Post your largest cactus!

For the discussion of topics related to the conservation, cultivation, propagation and exhibition of cacti & other succulents.
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For the discussion of topics related to the conservation, cultivation, propagation and exhibition of cacti & other succulents only.

Please respect all forum members opinions and if you can't make a civil reply, don't reply!
Patrick
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Re: Post your largest cactus!

Post by Patrick » Mon Jun 15, 2020 8:43 pm

I think he should put in a box and send it to you for verification Tina
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North American, Mexican and Andean Cacti, Agaves and Haworthia. Joined Somerset BCSS and forum in 2007.

NorfolkExotics
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Re: Post your largest cactus!

Post by NorfolkExotics » Mon Jun 15, 2020 10:21 pm

That is ridiculous... And then when you consider that it lives quite happily in Essex as opposed to some inaccessible part of South America :shock:

Licespray, I got the pringlei 6 years ago from a nursery so I can't say how old it is for certain. They apparently grow slowly though so it is probably at least 10-12.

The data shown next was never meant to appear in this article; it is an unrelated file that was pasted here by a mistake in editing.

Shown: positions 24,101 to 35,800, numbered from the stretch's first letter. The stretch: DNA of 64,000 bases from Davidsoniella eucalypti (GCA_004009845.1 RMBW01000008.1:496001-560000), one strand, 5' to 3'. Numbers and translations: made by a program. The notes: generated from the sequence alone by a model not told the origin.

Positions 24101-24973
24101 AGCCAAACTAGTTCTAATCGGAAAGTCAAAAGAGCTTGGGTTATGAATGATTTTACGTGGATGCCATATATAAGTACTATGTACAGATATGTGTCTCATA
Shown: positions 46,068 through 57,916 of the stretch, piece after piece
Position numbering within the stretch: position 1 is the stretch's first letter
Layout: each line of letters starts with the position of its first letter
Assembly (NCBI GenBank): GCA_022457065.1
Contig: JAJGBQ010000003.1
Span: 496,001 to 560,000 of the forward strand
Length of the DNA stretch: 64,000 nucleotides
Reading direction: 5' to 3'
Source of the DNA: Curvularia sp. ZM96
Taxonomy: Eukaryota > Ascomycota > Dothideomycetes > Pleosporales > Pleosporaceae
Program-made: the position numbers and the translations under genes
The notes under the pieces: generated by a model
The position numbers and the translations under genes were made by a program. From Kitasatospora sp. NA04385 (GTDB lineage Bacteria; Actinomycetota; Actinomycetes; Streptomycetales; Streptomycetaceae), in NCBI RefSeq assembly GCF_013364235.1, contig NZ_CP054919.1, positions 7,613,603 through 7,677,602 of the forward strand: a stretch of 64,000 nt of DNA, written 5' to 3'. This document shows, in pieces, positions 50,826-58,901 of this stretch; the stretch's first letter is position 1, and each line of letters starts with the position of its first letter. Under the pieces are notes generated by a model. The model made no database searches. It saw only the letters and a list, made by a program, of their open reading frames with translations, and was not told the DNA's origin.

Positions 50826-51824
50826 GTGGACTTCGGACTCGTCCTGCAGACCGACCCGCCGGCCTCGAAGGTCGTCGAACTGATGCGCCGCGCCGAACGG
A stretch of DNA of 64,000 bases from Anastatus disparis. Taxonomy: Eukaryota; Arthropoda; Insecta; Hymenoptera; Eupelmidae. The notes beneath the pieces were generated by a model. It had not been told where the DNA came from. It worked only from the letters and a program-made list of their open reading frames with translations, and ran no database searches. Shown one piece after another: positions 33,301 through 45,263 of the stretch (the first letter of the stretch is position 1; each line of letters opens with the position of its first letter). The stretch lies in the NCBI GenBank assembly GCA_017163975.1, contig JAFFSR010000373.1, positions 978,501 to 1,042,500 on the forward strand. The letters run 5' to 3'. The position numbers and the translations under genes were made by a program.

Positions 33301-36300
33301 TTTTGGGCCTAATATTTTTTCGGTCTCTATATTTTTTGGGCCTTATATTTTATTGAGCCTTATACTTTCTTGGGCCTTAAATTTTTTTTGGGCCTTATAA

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Re: Post your largest cactus!

Post by Licespray » Mon Jun 15, 2020 10:38 pm

Marvellous! What’s the species?
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Paul in Essex
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Re: Post your largest cactus!

Post by Paul in Essex » Tue Jun 16, 2020 3:50 pm

I could probably find enough cardboard in the loft to fashion a large enough box, it is getting the thing to the post office that would be the deal breaker. :grin:

Species - Trichocereus terscheckii. Approx 4.5m.

BTW the August edition of the RHS magazine The Garden is going to have a smallish article from me on growing cacti outdoors.
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Terry S.
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Re: Post your largest cactus!

Post by Terry S. » Thu Jul 30, 2020 8:04 am